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Interactive effects of shoe style and verbal cues on perceptions of female physicians' personal attributes.

Wilson, Andrew and Moudraia, O. (2003) Interactive effects of shoe style and verbal cues on perceptions of female physicians' personal attributes. UNSPECIFIED. (Unpublished)

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    Abstract

    OBJECTIVE: To determine whether shoe style has any effect on perceptions of a female physician's personal characteristics when viewed alongside a transcript of a short outpatient consultation. PARTICIPANTS: Thirty postgraduate students of management or computer science. Twenty-five questionnaires were actually completed. DESIGN: Respondents were randomly assigned to one of three groups, balanced for gender. Each group saw one stimulus combination: consultation transcript only; transcript combined with photograph of 'physician' wearing "conservative" black boots; transcript combined with photograph of 'physician' wearing "trendy" multicoloured boots. All participants completed the same questionnaire. MAIN OUTCOME MEASURES: Perceptions of the physician's approachability, professional image, ability to empathize with the patient, and amount of specialist experience, measured using five-point scales. RESULTS: When viewed with the consultation transcript, perceptions of the physician wearing "trendy" multicoloured boots showed no significant difference from those of her wearing "conservative" black boots. There was a near-significant effect for approachability, with the physician in black boots being more approachable than the physician in multicoloured boots (p=0.0630). When viewed with the consultation transcript, perceptions of the physician wearing either "trendy" multicoloured boots or "conservative" black boots showed no significant difference from perceptions based on the the consultation transcript alone. CONCLUSIONS: Shoe style does not appear to influence perceptions of female physicians when combined with verbal cues. However, the research requires replication with a larger sample. The incorporation of qualitative response and/or multimodal videotaped stimuli may improve study designs in this area.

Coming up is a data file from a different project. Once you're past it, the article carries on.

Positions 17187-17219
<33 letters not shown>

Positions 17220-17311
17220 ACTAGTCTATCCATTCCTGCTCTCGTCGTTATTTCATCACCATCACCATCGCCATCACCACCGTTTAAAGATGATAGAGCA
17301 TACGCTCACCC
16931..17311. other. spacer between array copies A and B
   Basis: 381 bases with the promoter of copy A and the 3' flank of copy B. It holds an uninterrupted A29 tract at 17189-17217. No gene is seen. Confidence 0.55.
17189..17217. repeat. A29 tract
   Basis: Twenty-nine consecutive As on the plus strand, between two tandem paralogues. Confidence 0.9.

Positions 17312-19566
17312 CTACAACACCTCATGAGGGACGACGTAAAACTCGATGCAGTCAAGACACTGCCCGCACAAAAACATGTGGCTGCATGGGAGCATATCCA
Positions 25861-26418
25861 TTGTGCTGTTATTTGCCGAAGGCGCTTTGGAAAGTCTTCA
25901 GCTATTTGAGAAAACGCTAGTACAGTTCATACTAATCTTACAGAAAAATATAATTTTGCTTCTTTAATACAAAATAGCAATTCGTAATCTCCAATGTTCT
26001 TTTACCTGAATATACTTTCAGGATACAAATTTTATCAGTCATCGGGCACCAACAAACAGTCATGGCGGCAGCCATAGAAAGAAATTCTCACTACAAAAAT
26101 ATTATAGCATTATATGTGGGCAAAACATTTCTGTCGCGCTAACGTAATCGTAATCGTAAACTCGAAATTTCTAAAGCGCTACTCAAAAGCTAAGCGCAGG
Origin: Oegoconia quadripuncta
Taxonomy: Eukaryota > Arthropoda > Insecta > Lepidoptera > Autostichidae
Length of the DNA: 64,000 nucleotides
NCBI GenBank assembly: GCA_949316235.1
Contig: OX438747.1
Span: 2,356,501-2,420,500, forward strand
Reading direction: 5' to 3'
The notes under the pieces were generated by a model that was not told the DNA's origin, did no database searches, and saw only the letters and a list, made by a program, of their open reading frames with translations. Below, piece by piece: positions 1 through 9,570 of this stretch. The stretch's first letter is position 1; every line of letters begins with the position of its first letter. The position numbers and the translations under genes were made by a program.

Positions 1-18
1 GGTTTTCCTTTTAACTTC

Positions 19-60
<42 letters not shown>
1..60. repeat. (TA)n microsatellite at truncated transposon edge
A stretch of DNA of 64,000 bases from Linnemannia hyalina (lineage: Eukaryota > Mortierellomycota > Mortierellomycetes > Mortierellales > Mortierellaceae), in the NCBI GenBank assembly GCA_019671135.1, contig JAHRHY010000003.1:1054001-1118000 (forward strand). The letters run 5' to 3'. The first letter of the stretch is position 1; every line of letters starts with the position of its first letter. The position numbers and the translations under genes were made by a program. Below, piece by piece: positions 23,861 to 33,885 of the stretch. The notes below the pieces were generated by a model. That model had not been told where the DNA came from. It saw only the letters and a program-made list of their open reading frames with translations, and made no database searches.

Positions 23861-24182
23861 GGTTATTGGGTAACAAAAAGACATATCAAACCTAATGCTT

Item Type: Other
    Uncontrolled Keywords: Shoes ; Clothing ; Nonverbal Communication ; Language ; Social Perception ; Physicians ; Women
    Subjects: P Language and Literature > P Philology. Linguistics
    Departments: Faculty of Arts & Social Sciences > Linguistics & English Language
    ID Code: 1440
    Deposited By: Dr Andrew Wilson
    Deposited On: 11 Feb 2008 10:24
    Refereed?: No
    Published?: Unpublished
    Last Modified: 17 Sep 2013 11:09
    Identification Number:
    URI: http://eprints.lancs.ac.uk/id/eprint/1440

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